GlaxoSmithKline's new shingles vaccine, Shingrix, was approved Friday by the Food and Drug Administration, a potential $1 billion-a-year drug to prevent the shingles virus in adults 50 and older.

"The vaccine has shown over 90 percent efficacy across all age groups," said Thomas Breuer, senior vice president and chief medical officer of GSK vaccines. "Shingrix represents a significant scientific advancement in the field of vaccinology."

The final step will be for the Centers for Disease Control and Prevention's Advisory Committee on Immunization Practices to sign off for the use of Shingrix at its meeting next Wednesday. Following that recommendation, Shingrix would be available shortly, the company said.

GSK will go head-to-head with rival Merck, which has the only other marketed shingles vaccine, Zostavax.

The CDC advisers next week may vote that Shingrix should be the preferred vaccine over Merck's shot. The GSK vaccine produces a stronger immune response and lasts longer, with no major safety issues.

Data reported in the New England Journal showed that in adults 70 and older, two doses of the GSK vaccine had 90 percent protection compared with a placebo. The effectiveness went down only slightly, to 88 percent, after four years.

By contrast, Merck's vaccine, according to a Kaiser Permanente study of adults 60 and older, decreased from 68.7 percent effectiveness initially to 4.2 percent in the eighth year after vaccination.

"With Merck's Zostavax, you begin to lose protection even after the first year," said William Schaffner, professor of preventive medicine at Vanderbilt University School of Medicine. "By the time you get out to year seven, many people are down to their pre-immunization baseline again."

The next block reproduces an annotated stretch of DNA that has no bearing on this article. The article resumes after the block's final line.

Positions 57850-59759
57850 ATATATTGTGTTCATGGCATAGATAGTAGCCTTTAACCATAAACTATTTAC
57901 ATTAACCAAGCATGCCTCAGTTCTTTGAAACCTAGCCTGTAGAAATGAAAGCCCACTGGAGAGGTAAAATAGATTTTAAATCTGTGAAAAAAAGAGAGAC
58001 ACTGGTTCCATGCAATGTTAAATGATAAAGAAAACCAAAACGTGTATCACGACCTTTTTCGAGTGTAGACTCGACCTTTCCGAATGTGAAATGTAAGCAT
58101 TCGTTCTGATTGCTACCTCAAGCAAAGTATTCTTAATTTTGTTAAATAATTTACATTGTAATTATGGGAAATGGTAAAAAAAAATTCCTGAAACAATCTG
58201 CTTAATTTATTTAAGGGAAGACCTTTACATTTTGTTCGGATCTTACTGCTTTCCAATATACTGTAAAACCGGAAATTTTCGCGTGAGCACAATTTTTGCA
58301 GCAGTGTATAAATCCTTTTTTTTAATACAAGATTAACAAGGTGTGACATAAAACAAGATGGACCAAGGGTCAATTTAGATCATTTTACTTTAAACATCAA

"Zostavax was shingles vaccine 1.0. Shingrix is shingles vaccine 2.0. It's better," noted Schaffner, who said he has no financial ties to GSK or involvement in the studies. Shingrix has been tested in more than 38,000 people, GSK said.

Based on the efficacy and safety profile, and incidence of shingles — one in three people develops the virus — life science analysis firm EvaluatePharma predicts Shingrix will have blockbuster sales of $1.126 billion by 2022. Sales of Merck's Zostavax were $685 million last year.

Canada this month became  the first country to approve the vaccine for people 50 and older as a prevention against the painful rash caused by the reactivation of the varicella zoster virus, the same virus that causes chickenpox.

People who live to 85 have a 50-50 chance of developing shingles, which can result in a complication called postherpetic neuralgia, a debilitating nerve pain. The risk of shingles increases with age as the body's immune system declines.

However, there are a couple of issues with the GSK vaccine: It requires two shots, two to six months apart. (The Merck vaccine is one shot.) And it's "more ouchy" at the time of injection, Schaffner said.

Insurance companies usually cover what the CDC immunization committee recommends.

But for people 65 and older on Medicare, the shingles vaccine is covered only under Medicare Part D, the prescription drug benefit. As a result, only 31 percent of people older than 65 have received Merck's vaccine, "which is much less than it ought to be," Schaffner said. "Not every Medicare recipient elects a Part D coverage."

The CDC advisers may also decide whether people who were previously vaccinated with Merck's vaccine can safely receive the Shingrix vaccine later, and when.

GSK presented study results in June that 430 adults who received the Merck vaccine five years earlier were revaccinated with GSK's vaccine. They had no serious side effects, and the immune response was strong, the company said.